Author(s): Tara L. Velting

Fall 2007

From the Estate Planning & Settlement Group

PERSONAL PLANNING

Meet Tara L. Velting:

Tara L. Velting is an associate in the firm’s Grand Rapids office, serving West Michigan. Her areas of practice include estate planning and settlement, probate, wills and trusts, Medicaid planning, and special needs planning. Previously, she was in private practice.

Ms. Velting is a member of the National Academy of Elder Law Attorneys, Michigan Bar Association and the Grand Rapids Bar Association. She earned her J.D. from George Mason University School of Law in Arlington, Virginia in 2004. Her B.A. is in Political Science and History from Hillsdale College.

You can reach Ms. Velting at 616-742-5500 or by email: tvelting@garanlucow.com.

Long Term Care Partnership Programs and Estate Recovery By: Tara L. Velting

On February 8, 2006, President Bush signed the Deficit Reduction Act of 2005 (“DRA”). Michigan has since dragged its feet on implementing the new federal regulations. But not for long. The Department of Human Services published its policy changes with an effective date of July 1, 2007. Unfortunately, it failed to address the need for a Long-Term Care Partnership Program.

The Long-Term Care Partnership Program (“LTCPP”) is part of the DRA. It gives states the option of implementing a LTCPP. It provides an incentive for people to purchase long-term care insurance by allowing those people to protect the amount of their policy when applying for Medicaid. It also allows people to protect their estates from estate recovery in an amount equal to the amount of insurance purchased. For example, a person who buys a $100,000 long-term care insurance policy and uses it, can then apply for Medicaid while keeping an extra $100,000 (above the $2,000 asset limit), instead of having to spend that money down or pay privately for his care. This total of $102,000 is exempt not only for purposes of determining eligibility, but also exempt from estate recovery. This is a significant change from previous law.

When Congress passed the Omnibus Budget Reconciliation act of 1993 (OBRA ’93), it mandated Medicaid estate recovery. In other words, if you used state money to pay for your nursing home stay, the state could recover its’ costs against your estate. Only a handful of states were excepted from this requirement. Thus, the LTCPP failed to produce great results because even though the amount of your long-term care insurance provided you assets that were exempt during the eligibility process, they were not exempt for purposes of estate recovery. The DRA, however, provides that the amount of your long-term care insurance is exempt for both purposes – eligibility and estate recovery. That is real incentive for people to buy long-term care insurance because they have protected the equivalent amount of the policy for themselves and their heirs.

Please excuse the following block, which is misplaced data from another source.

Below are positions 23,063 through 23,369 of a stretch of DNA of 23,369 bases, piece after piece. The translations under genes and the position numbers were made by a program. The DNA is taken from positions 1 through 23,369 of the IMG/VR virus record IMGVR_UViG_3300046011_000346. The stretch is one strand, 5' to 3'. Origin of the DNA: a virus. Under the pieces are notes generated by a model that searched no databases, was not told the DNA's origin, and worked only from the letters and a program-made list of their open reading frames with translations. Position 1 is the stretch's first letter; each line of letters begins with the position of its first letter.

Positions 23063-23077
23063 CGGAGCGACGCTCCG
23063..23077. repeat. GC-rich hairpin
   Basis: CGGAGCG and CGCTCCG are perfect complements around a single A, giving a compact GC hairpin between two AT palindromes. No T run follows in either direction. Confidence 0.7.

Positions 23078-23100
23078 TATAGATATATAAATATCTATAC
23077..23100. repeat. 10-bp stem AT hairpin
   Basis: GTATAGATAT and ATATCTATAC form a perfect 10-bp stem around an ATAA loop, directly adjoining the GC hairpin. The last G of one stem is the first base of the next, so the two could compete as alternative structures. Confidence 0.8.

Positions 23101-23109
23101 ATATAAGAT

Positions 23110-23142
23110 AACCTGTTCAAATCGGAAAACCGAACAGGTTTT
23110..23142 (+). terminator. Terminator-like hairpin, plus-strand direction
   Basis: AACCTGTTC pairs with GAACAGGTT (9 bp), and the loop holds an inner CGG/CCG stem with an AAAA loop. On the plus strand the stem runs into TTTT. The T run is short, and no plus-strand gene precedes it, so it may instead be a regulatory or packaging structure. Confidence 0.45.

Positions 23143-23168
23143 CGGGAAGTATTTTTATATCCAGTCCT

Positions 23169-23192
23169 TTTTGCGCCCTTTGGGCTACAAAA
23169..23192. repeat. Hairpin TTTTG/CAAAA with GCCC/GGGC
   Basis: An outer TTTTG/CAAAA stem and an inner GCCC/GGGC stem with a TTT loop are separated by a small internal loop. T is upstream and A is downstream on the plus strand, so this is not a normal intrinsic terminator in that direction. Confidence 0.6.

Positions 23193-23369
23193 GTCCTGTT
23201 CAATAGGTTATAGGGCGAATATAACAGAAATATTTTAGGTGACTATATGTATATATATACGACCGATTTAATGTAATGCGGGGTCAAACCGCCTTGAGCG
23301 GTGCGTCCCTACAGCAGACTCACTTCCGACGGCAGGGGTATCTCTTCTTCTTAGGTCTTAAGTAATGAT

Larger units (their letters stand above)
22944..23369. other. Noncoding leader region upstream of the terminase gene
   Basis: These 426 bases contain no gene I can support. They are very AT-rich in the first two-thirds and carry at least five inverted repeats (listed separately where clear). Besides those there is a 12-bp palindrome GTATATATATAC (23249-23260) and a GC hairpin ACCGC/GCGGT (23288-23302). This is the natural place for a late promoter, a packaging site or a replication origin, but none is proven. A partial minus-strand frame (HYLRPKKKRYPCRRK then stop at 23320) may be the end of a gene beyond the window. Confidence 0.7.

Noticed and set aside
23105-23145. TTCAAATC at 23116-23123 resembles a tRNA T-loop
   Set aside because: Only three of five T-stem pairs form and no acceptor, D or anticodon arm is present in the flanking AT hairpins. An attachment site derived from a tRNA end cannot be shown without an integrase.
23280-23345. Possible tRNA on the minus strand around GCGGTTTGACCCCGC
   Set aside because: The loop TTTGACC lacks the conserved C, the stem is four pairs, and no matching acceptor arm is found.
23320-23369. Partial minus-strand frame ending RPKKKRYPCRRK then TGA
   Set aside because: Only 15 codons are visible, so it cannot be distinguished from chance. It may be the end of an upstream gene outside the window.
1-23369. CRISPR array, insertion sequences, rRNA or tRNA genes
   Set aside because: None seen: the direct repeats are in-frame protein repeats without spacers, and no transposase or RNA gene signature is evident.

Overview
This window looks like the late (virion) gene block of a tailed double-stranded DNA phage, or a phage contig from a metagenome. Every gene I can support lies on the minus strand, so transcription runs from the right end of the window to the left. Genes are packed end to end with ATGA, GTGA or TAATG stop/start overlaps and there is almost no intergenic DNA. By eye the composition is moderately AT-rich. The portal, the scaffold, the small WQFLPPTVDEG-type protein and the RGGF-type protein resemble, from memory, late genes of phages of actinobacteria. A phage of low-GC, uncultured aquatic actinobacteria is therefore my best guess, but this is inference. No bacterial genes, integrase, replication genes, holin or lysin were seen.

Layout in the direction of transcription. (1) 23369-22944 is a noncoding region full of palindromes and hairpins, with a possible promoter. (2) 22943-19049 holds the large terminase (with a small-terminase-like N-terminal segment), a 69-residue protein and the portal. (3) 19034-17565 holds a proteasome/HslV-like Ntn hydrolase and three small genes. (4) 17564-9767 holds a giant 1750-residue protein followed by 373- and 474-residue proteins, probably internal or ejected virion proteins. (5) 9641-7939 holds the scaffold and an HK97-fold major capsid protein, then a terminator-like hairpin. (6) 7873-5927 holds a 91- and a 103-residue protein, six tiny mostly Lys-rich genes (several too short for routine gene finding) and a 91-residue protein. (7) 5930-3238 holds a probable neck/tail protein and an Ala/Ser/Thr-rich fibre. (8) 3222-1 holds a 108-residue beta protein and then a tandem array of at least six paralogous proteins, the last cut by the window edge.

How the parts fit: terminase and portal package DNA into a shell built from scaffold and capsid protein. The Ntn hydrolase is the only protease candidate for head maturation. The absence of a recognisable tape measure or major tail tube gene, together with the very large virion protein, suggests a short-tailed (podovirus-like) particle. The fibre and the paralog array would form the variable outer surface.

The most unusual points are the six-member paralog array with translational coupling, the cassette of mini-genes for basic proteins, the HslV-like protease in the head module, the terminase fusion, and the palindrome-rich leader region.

The question for Michigan residents is why have we failed to adopt a LTCPP? The state’s economy is lagging behind most other states. Michigan is the only state that

has not implemented estate recovery in compliance with OBRA ‘93. Currently, legislation has been introduced that would mandate estate recovery. It is no surprise the state needs money and the state’s expenditures on long-term care continues to increase. From 1991 to 2001, Michigan saw an average annual growth increase in Medicaid spending of 10%. In 2004, Michigan ranked 7th among all states on Medicaid per capita spending on nursing facilities.

There is a better way to lower long-term care costs for the state. Implementing a LTCPP would give the residents of Michigan an incentive to purchase long-term care insurance by ensuring that the amount of the policy is the amount that would be protected when applying for eligibility, as well as for purposes of estate recovery, which may arrive in Michigan soon.

An Amendment to the Social Welfare Act, Act 280 of 2939, became effective on January 10 of this year. The Amendment directs the Department of Community Health, the Office of Financial and Insurance Services and the Department of Human Services to establish a LTCPP. This is good news, but the state has yet to act upon it.

The Center for Health Care Strategies, Inc. (CHCS), a non-profit organization, recently announced that Michigan is one of 10 states it selected to receive a grant and participate in the Long-Term Care Partnership Expansion Project. Michigan will receive training, support and education from this initiative. Michigan has not yet implemented the LTCPP section of the DRA; however, the grant and involvement of the CHCS may spur the state to action on this. The Michigan Department of Community Health hopes to have the LTCPP in place sometime in 2008.

The expected implementation of the LTCPP in Michigan, likely estate recovery, and other pending changes affecting Medicaid eligibility in Michigan, will vastly change what assets might have to be spent down in order to qualify for Medicaid in Michigan.

Our professionals at Garan Lucow Miller P.C. are available to assist you with planning your estate to maximize the Medicaid benefits. We understand the rules and statutes, and how to best position your estate to protect it for your loved ones. Contact us today for more information.

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To schedule a FREE seminar, contact the Estate Planning & Settlement Group director, Thomas Doyle, today at 1-800-910-0300 or email him at tdoyle@garanlucow.com.